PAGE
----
I have some models and a framework available if anyone wants to consult me (-:

Conclusion

1. Burn the f…..g evil books!

2. Delete all the code supporting the redundant, wrong and evil macroeconomic models that economists use to advise policy makers.

3. Bar all the mainstream economists from advising public policy makers in the future until they have been through a thorough de-conditioning process and written new PhD length accounts of why their prior beliefs turned out to be erroneous at best, devastatingly desctructive on average.

4. Scrap the OECD and the IMF.

5. That is enough for starters and … today!

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    This Post Has 41 Comments
    1. Pulp. Instead of burning, why not send them back to be pulped? It’s more eco-friendly. Pulp fiction back to pulp.

      Seriously, why would we throw away the Protocols of Zion? Keep ’em, I say. Delusion and lies are part of human history. So we keep mainstream macroeconomic books too, we keep ’em in the same section of our library where we’d put Dan Brown, Ayn Rand, or I Was Abducted By A Flying Saucer.

    2. It would be’ a godo start to protest. It would love do in the premises of Bank of Italy afterthe lagest outrageus statements by Mario Draghi on Euro.

    3. Given that I’ve yet to see an economist make an accurate prediction, I would have thought that was sufficient evidence to show that the models they use are useless.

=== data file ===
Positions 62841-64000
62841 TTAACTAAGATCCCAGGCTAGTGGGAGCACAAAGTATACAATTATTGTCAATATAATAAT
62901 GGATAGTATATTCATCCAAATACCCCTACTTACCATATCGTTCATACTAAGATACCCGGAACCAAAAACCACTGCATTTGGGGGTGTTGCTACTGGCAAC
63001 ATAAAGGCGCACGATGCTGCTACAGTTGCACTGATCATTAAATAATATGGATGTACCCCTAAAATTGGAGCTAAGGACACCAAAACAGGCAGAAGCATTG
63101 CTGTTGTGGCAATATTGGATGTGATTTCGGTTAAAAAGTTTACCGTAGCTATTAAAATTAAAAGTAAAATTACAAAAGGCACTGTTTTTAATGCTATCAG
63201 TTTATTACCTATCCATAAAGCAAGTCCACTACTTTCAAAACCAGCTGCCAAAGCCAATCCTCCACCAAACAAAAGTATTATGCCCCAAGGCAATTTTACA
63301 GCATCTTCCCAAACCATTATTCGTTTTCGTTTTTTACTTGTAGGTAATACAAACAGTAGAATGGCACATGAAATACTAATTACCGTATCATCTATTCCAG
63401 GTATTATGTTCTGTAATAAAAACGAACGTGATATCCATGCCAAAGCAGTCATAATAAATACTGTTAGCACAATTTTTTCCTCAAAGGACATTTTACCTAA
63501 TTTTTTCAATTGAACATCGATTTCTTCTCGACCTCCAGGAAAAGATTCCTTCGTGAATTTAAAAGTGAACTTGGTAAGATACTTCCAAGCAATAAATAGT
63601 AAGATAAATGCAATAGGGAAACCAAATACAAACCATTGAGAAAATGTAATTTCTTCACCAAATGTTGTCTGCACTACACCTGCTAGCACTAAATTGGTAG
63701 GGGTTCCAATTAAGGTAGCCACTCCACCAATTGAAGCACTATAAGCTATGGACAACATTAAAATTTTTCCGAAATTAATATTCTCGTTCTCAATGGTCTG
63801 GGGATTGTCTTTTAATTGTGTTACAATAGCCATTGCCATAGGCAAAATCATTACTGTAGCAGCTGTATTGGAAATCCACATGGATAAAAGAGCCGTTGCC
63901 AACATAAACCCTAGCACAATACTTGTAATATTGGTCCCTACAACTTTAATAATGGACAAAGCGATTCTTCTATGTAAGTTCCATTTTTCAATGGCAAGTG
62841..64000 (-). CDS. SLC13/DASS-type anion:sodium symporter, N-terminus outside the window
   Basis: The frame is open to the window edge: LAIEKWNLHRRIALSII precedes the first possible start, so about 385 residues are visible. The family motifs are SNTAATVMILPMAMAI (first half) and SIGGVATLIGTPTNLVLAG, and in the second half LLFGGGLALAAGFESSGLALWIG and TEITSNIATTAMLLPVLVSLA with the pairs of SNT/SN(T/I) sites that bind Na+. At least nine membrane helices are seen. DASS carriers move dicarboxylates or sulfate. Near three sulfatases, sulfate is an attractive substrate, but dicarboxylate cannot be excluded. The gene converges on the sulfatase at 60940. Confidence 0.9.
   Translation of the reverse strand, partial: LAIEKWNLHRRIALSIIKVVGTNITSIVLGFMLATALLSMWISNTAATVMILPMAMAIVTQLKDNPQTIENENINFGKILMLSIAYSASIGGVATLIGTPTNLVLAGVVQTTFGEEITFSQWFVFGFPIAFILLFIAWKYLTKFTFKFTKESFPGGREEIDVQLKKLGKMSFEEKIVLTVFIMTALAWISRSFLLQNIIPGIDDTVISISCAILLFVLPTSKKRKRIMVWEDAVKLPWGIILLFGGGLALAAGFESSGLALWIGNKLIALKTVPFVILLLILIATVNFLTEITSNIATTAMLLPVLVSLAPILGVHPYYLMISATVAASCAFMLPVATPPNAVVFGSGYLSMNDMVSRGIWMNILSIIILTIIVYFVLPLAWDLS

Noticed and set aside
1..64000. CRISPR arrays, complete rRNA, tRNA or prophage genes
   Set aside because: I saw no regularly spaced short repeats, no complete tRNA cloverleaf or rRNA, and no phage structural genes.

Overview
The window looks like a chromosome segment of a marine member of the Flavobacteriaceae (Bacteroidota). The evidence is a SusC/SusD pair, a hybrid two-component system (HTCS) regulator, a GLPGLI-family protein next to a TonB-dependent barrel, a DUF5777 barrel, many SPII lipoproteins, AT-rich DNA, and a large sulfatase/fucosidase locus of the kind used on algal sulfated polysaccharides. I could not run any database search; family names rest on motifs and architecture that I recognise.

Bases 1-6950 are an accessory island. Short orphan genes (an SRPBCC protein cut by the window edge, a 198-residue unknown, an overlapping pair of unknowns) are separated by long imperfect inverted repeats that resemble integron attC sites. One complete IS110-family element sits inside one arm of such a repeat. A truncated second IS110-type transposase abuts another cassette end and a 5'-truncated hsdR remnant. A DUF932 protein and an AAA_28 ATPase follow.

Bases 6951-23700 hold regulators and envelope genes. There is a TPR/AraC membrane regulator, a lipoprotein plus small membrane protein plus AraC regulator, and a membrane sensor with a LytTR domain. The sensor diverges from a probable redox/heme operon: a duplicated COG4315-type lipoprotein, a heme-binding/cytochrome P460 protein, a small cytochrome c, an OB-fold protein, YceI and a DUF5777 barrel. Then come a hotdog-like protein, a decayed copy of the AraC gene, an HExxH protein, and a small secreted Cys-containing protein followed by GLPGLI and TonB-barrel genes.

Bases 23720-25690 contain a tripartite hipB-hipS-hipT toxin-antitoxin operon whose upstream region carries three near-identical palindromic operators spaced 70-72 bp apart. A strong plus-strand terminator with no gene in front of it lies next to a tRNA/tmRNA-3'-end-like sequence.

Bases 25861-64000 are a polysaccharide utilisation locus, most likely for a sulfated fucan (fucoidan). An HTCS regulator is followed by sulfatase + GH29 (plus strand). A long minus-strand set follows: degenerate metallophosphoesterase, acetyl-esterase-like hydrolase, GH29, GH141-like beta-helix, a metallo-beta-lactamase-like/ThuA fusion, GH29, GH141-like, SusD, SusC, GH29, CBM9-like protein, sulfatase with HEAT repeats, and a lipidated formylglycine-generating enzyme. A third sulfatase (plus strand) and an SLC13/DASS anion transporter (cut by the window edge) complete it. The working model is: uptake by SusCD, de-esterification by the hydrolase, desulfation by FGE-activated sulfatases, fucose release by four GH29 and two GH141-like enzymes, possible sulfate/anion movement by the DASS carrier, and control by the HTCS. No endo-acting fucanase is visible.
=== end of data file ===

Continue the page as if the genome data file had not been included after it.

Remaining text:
If the weather models we use were so useless for so much of the time we’d have sacked all the weather forecasters by now. Why haven’t economists suffered the same fate?

      Modelling complex systems is difficult – particularly when you have humans involved. So the only sensible approach to policy is to design an improvement based on theory and try it, but with a solid back out plan should the theory turn out to be a load of rubbish.

    4. Stiglitz said that:
      The most remarkable aspect of the recent conference at the IMF was the broad consensus that the macroeconomic models that had been relied upon in the past and had informed major aspects of monetary and macro-policy had failed. They failed to predict the crisis; standard models even said bubbles couldn’t exist—markets were efficient. Even after the bubble broke, they said the effects would be contained. Even after it was clear that the effects were not “contained,” they provided limited guidance on how the economy should respond.”